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SMIT’s GROW: Solar and Wind Photovoltaic ‘Leaves’

Posted By Emily Pilloton On March 1, 2008 @ 7:30 am In Renewable Energy,Solar Power,Wind Power | 26 Comments

smit, grow.2, solar wind energy, residential solar project, art solar, solar energy, solar panels, sustainably minded interactive technology, sustainable technology, ecolect, joe gebbia, ecolect limelight, sustainable design projects [1]

Our friends at Ecolect [2], the go-to sustainable design and materials community, have launched a monthly spotlight on sustainable design called Limelight [3] – and the first feature is tough act to follow. Teresita Cochran’s sustainable design group, SMIT (Sustainably Minded Interactive Technology) [4] has a compelling new project called GROW [4] that’s an innovative and aesthetically arresting solar and wind power solution [3]. Combining the best of green tech and ecology, GROW draws inspiration from ivy growing on the side of a building – resulting in a hybrid energy delivery device of flexible, ivy-like fluttering solar leaves that provide power via both sun and wind.



smit, grow.2, solar wind energy, residential solar project, art solar, solar energy, solar panels, sustainably minded interactive technology, sustainable technology, ecolect, joe gebbia, ecolect limelight, sustainable design projects

After a serendipitous collaboration with her brother, Samuel Cochran, during his undergraduate studies at Pratt [5] and her graduate studies at ITP/NYU [6], Teresita began working on Samuel’s Industrial Design thesis project, GROW, by cutting leaf-shaped solar panels. What eventually followed was GROW as SMIT’s first product offering, which now exists in 2 versions, GROW.1 (currently at the Museum of Modern Art until May 12th, 2008 in the exhibit Design and the Elastic Mind [7]), and GROW.2, a residential application built on top of a stainless steel mesh system, allowing ivy and other crawlers to grow with it.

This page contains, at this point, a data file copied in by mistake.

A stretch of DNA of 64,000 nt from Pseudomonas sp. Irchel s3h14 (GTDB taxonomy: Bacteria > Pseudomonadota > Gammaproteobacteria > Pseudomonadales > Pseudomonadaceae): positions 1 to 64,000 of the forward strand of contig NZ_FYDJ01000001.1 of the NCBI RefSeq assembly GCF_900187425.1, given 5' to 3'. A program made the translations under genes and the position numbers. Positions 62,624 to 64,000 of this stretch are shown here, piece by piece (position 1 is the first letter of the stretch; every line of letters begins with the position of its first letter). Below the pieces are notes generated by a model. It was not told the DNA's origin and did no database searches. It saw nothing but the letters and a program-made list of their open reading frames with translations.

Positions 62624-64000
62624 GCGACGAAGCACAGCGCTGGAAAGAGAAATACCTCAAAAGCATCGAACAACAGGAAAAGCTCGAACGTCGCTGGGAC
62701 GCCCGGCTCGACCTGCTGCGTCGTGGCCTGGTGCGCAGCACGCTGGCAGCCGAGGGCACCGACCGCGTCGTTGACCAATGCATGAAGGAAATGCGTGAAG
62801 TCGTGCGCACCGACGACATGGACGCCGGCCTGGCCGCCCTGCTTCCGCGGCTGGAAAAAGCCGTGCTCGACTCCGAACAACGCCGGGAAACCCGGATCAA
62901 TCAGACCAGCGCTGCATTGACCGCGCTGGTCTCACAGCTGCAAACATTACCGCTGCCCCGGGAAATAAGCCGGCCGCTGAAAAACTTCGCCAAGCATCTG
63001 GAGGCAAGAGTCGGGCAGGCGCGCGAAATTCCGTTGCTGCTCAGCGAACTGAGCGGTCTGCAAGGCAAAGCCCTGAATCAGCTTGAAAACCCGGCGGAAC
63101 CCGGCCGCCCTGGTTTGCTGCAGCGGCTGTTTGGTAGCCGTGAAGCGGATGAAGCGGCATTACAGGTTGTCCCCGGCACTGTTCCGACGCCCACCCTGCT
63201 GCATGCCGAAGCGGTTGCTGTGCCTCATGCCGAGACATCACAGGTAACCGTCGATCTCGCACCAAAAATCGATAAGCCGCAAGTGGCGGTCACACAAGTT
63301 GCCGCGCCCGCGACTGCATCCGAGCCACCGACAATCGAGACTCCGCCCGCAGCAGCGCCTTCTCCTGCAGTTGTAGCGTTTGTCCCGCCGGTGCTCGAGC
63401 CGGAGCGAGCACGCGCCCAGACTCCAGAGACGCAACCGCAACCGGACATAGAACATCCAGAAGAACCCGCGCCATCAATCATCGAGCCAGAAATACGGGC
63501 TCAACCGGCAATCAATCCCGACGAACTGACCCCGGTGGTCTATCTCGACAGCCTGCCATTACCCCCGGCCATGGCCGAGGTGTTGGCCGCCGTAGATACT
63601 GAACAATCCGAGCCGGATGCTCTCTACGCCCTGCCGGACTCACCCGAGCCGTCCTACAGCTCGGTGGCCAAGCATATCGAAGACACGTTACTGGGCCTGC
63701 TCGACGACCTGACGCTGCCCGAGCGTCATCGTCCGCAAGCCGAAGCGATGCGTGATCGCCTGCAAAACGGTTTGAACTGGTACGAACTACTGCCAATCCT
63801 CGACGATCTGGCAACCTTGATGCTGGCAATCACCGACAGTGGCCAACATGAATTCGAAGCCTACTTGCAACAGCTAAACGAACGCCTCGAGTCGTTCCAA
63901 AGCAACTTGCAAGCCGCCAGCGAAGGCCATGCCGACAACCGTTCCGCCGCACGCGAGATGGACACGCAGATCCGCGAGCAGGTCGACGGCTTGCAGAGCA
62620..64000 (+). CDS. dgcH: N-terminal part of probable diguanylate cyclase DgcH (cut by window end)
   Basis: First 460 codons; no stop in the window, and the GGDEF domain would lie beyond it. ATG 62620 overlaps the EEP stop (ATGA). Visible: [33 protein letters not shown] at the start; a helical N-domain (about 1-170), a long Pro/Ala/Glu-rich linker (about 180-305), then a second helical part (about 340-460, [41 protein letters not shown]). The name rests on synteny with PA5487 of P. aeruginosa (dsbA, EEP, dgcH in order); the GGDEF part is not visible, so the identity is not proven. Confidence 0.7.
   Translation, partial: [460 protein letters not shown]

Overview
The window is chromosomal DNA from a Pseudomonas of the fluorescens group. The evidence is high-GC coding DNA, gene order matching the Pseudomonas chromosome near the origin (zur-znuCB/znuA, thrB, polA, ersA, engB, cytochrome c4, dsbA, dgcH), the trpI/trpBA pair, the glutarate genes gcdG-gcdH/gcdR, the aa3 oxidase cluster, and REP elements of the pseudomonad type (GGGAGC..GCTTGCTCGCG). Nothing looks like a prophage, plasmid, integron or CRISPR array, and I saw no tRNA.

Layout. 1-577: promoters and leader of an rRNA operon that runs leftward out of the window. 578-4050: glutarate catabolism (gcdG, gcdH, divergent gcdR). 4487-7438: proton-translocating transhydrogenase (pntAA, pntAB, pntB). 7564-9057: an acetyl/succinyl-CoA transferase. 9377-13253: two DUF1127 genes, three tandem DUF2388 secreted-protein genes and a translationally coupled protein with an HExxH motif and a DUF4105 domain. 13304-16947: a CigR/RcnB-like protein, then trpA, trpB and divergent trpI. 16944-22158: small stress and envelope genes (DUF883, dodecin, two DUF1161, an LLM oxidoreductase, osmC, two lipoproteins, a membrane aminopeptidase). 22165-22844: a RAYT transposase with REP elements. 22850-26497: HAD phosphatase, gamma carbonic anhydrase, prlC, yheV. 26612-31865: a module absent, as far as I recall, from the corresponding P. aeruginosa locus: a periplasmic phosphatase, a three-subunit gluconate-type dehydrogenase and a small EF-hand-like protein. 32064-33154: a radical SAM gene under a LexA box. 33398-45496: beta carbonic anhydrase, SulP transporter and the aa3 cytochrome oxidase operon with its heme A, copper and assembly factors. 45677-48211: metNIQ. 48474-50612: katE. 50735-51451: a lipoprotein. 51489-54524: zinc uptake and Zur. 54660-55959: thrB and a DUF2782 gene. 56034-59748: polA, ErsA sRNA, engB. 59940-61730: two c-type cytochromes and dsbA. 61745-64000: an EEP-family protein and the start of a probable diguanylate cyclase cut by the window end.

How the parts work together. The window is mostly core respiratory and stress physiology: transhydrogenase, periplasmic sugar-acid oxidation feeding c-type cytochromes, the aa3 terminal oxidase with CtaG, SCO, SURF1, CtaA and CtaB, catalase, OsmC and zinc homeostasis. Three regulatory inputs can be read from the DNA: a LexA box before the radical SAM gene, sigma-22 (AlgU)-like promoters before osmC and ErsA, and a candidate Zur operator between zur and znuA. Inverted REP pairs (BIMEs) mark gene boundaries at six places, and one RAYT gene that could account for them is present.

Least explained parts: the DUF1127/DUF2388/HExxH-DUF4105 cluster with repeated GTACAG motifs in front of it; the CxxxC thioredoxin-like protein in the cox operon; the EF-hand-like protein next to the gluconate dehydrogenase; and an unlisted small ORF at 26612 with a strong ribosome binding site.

Using a series of flexible solar cells as leaves, GROW takes the shape of ivy growing on a building- the leaves are solar cells while the wind that causes them to flutter is harvested as viable energy using a series of piezoelectric generators on the underside of each leaf. SMIT hopes that the modular system will be readily available in stores such as the MoMA store or Design Within Reach in the coming 1-2 years, in addition to other retail methods allowing consumers to access the technology via multiple channels. GROW also integrates an energy monitoring system called WATTg for GROW’s users to visualize their energy consumption and generation. The leaves are made of 100% recyclable polyethylene, and are available in a variety of colors and opacities.

We love the simplicity of the idea, the natural inspiration, and the idea of bite-sized solar panels fluttering in the wind on the side of a house. Gorgeous and green equals a great idea!

Ecolect [3] will give one sustainable project the Limelight [3] every month. To be considered for upcoming months, email limelight [at] ecolect [dot] net with an overview of how your sustainable project is making an impact.

+ Teresita Cochran interview on Ecolect [3]
+ SMIT [4]


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URL to article: http://inhabitat.com/smits-grow2-project-new-solar-and-wind-solutions/

URLs in this post:

[1] Image: http://www.inhabitat.com/2008/03/01/smits-grow2-project-new-solar-and-wind-solutions/

[2] Ecolect: http://www.ecolect.net/

[3] Limelight: http://www.ecolect.net/limelight

[4] SMIT (Sustainably Minded Interactive Technology): http://www.s-m-i-t.com/

[5] Pratt: http://www.pratt.edu/ad/id/

[6] ITP/NYU: http://itp.nyu.edu

[7] Design and the Elastic Mind: http://moma.org/exhibitions/exhibitions.php?id=5632&ref=calendar

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